After an impossibly hard school year, many parents are beginning to feel cautiously optimistic about returning to school this fall. However, many families are also worried about the challenges students will face as they transition back to in-person learning.
Families should start making efforts to prepare their children for the transition – socially, logistically and emotionally – as soon as they are able to. We expect most children to exhibit some worries and concerns about returning to school and about potential exposure to COVID-19, changes with the school setting and resuming social contact with their peers. Change can be difficult, especially when children and families already had to adjust to various shifts for the past year.
10 ways to help your child transition to in-person learning
- Check-in with your mental health needs and seek support if you need it! Children can readily detect their parents’ stress, which causes them to stress as well.
- Have back-to-school discussions when there are no distractions or interruptions, and you are in a calm place so you can best provide the information your child needs.
- Openly discuss with children what changes or worries they anticipate in going back to in-person learning. If your child is unsure, then provide examples of some worries children their age might have and see if any of those apply to them.
- Start preparing your child for the transition by resuming habits and routines that were utilized prior to virtual learning to adjust to an in-person schedule. This includes adjusting sleep schedules to earlier bedtimes and wake-up times and packing bookbags the night before and setting up clothes, to name a few. Ideally this should be done at least two weeks before school starts to allow for gradual adjustment.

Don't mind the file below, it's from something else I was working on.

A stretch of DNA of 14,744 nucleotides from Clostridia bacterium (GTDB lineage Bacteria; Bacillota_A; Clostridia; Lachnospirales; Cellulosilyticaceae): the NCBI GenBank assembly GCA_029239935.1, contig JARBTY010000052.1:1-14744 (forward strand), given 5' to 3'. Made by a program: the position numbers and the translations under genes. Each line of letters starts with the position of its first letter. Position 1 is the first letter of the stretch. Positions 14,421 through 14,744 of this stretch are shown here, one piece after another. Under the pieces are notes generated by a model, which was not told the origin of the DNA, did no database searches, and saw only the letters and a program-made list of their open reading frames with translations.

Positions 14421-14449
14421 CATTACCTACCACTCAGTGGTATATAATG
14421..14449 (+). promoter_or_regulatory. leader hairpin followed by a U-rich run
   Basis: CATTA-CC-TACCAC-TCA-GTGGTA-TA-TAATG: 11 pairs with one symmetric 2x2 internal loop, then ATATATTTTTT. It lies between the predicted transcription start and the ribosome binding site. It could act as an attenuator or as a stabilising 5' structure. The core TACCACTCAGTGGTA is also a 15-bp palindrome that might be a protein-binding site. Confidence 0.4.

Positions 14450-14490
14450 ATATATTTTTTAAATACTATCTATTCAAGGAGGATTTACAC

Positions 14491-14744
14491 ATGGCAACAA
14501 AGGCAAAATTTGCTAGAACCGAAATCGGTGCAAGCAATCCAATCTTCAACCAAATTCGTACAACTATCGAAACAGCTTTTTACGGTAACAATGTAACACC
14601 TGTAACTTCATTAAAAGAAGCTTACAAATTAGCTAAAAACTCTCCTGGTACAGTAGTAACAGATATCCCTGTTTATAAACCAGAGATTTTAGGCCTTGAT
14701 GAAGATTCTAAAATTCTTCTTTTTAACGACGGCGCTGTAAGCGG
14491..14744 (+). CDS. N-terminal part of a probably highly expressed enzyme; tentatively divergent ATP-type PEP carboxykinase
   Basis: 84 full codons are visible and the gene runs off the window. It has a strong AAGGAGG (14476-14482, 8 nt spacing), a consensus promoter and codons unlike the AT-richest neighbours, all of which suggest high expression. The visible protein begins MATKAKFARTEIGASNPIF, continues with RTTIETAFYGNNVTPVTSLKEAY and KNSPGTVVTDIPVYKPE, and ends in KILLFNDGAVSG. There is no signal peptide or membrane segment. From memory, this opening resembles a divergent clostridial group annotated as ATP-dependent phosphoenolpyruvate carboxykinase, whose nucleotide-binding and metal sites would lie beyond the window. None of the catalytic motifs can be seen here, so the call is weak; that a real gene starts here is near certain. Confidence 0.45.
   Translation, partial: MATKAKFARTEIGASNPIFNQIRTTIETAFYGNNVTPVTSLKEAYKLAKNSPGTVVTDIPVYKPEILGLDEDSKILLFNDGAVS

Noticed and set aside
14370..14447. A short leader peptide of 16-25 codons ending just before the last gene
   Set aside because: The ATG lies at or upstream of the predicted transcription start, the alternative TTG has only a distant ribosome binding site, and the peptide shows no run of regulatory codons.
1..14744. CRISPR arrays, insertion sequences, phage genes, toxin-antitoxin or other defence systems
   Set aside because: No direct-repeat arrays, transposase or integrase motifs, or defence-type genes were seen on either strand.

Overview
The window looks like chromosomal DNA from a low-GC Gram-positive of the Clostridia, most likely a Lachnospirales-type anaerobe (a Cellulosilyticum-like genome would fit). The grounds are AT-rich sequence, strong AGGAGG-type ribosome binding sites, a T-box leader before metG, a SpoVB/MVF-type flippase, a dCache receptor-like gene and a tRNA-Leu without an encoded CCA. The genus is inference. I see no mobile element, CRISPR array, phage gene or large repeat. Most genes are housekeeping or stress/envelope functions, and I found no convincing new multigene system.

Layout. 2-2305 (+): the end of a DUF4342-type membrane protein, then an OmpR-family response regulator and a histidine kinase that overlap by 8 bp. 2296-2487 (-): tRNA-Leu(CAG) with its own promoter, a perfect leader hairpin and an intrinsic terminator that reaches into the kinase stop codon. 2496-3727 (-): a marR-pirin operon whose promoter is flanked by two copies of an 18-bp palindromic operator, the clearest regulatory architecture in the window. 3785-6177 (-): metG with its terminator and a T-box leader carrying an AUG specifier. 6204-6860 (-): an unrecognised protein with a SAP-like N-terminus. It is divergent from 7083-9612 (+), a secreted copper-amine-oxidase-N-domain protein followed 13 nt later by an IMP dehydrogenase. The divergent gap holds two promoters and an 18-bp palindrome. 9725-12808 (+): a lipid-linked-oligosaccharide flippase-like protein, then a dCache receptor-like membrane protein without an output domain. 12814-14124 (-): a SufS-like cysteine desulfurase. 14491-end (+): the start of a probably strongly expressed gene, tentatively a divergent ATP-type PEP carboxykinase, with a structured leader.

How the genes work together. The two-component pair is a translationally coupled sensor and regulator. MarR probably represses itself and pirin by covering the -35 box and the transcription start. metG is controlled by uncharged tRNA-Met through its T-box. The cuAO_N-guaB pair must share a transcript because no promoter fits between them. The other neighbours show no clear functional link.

- Go over expectations for your child regarding safety procedures at school: masking, washing hands, sanitizing and social distancing.
- Obtain the school’s orientation plan along with your child’s daily schedule in advance so you can review it together at home.
- If circumstances permit, request a tour of the school prior to reopening to allow your child to familiarize themselves with the school’s layout.
- If your child already hasn’t started social activities, then try to set up a time to meet one or two friends prior to school starting.
- Check-in with your child regularly, ask open-ended questions and normalize any negative emotions they might be experiencing. If the child is not ready to open up, providing them with a validating and a consistent supportive environment will help them process their emotions more smoothly when they are able to do so.
- Expect some difficulty with transitioning back to the school environment for the first couple of weeks. However, you should see a reduction in anxiety/resistance quickly as they readjust. If your child is showing extreme distress that is impairing their ability to transition back to school and engage in the school day, a gradual school return plan can be developed with the help of a mental health provider.
Overall, the most important thing to remember is that the return to in-person school will not be perfect. It’s not only students that are transitioning to a “new normal” but also principals, teachers, bus drivers and school administrators. Expect hiccups and recognize this will be part of the adjustment process. Give yourself and the child space to process these concerns. If your child continues to show high signs of distress after a month, then consider reaching out to a mental health provider for additional support with mental health recommendations.